Module Overview

This module aims to encourage a critical analysis of contemporary, regulated professional social work within the United Kingdom as a political construct, commissioned to undertake a particular and ever narrowing range of roles, tasks, and duties. Students can engage in a critical evaluation of such political and policy dynamics, with a particular focus on statutory interventions and their legal basis, as well as the mechanisms and implications of how such services are commissioned and funded.

The module looks to encourage students to ask deeper critical questions about society, such as who decides what services are provided and how are these decisions made. How does the structure of society create vulnerable people, and can this ever change?

Module Overview

The Dissertation provides the opportunity for you to develop the skills of independent enquiry and undertake primary practice-focused research.

Module Overview

Healthcare professionals share key skills and characteristics around the legal, ethical and values base of professional practice. This first year inter-professional module has been designed to provide students with the opportunity to develop essential knowledge and understanding about the structure and function of health and social care in the UK; the role of different professional groups and how they can work together to maximise the care experience for service users and their families and the legal, ethical and professional body frameworks that govern practice. The module will also support students in making the transition to Masters level study and assist them in the development of key skills such as critical evaluation, reflection and using evidence to underpin practice.

Module Overview

This module aims to examine contemporary, international, and European perspectives on welfare, social work and comparative social policy. Students have the chance to examine and analyse a range of social issues and their impact on social work practice. Drawing on a range of theoretical models and practice examples, students can explore the key themes of human rights, social justice, citizenship, economic and social well-being. The focus will be on supporting students to understand the principles and practice of complex working within and across geographical boundaries; to highlight working with cultural diversity and to examine the implications for social work practice.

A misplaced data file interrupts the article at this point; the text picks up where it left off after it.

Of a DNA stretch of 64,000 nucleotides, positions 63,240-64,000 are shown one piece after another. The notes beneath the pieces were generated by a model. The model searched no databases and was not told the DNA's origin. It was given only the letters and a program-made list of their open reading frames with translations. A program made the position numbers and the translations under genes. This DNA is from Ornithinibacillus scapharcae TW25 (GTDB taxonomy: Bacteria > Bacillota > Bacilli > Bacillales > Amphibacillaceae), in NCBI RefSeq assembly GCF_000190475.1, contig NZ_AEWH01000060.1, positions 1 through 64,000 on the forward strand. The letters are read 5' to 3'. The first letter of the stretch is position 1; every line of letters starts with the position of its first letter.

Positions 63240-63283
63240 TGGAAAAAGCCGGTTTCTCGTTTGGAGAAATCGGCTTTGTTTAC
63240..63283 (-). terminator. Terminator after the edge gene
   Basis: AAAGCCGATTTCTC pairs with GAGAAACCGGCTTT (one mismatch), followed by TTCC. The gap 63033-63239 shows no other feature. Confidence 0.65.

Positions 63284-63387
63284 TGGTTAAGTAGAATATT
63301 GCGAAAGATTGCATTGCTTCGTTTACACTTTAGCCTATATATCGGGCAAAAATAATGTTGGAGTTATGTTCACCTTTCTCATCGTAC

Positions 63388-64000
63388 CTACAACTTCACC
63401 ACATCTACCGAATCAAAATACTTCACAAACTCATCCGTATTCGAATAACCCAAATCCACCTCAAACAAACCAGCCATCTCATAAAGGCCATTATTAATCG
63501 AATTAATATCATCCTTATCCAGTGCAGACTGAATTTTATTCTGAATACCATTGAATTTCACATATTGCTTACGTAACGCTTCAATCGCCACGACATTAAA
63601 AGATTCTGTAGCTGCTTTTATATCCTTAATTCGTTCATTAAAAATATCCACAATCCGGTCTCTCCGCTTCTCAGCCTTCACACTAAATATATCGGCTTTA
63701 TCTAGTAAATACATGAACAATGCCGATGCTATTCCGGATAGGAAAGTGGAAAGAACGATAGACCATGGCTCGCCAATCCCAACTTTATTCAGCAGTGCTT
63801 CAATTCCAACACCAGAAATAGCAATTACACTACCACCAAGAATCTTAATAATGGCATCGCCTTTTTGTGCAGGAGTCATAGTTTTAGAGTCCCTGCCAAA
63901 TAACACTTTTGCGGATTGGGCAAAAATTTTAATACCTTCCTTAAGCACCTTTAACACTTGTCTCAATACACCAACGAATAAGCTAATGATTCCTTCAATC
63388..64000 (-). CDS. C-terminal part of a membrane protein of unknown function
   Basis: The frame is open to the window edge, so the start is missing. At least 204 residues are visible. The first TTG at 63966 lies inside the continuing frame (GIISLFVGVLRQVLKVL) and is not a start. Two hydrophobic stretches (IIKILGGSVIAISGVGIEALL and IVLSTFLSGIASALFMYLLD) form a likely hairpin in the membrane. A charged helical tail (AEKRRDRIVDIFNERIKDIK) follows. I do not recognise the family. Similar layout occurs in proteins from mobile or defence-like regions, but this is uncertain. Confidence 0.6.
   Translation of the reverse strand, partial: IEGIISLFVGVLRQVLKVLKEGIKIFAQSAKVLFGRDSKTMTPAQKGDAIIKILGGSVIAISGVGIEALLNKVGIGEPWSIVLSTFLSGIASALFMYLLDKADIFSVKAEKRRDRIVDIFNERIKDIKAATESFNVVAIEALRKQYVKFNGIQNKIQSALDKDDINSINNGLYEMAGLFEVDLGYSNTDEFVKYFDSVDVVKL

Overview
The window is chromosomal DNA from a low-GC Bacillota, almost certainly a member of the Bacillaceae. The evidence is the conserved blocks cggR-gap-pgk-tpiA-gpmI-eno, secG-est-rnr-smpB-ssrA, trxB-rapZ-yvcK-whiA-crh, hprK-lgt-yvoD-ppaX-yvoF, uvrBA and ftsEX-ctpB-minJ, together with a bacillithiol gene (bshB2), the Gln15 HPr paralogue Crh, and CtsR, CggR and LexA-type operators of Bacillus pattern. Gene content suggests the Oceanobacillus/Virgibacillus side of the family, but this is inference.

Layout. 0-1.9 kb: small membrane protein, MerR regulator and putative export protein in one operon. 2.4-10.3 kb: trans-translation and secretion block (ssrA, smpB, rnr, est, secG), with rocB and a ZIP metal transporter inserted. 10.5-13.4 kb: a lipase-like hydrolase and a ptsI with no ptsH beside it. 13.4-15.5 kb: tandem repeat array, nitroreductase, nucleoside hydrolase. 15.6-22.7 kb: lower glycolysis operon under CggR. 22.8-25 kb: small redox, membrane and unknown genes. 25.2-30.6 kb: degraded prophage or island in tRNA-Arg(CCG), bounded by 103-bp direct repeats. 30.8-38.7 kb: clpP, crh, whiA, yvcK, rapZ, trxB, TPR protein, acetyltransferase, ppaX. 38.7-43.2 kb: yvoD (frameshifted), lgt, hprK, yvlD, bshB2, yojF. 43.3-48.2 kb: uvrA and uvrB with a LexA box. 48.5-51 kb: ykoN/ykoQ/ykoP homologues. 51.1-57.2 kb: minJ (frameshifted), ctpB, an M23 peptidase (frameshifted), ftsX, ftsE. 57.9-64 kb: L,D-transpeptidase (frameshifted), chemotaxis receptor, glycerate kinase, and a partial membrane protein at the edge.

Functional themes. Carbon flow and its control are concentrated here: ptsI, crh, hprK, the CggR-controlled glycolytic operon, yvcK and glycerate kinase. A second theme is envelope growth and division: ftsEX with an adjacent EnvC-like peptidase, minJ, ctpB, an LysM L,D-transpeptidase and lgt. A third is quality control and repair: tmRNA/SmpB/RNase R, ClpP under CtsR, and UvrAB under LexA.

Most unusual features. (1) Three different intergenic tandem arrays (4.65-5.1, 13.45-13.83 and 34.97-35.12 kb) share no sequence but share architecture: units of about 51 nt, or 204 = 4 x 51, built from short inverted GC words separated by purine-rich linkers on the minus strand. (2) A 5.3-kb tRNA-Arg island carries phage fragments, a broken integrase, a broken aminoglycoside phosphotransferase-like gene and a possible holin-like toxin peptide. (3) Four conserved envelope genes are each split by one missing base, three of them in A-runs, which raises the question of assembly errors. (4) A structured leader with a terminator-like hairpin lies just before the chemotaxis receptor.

Module Overview

This module aims to introduce students to core social work processes and skills in order to prepare them for direct practice with service users, carers and others. In addition this module will look to determine, as part of the assessment, whether each student is ready for direct practice with service users.

The module will focus on supporting students to develop an understanding of the role and responsibilities of social workers in contemporary society, and the ethical and value base that are the foundations of professional practice. Students can engage in learning practical activities which aim to enable them to engage successfully, purposefully and in a partnership with service users. Students are expected to develop an understanding of practice processes, an understanding and expectation of professional conduct, the standards of practice and the values required for professional social work and their practice placement experience.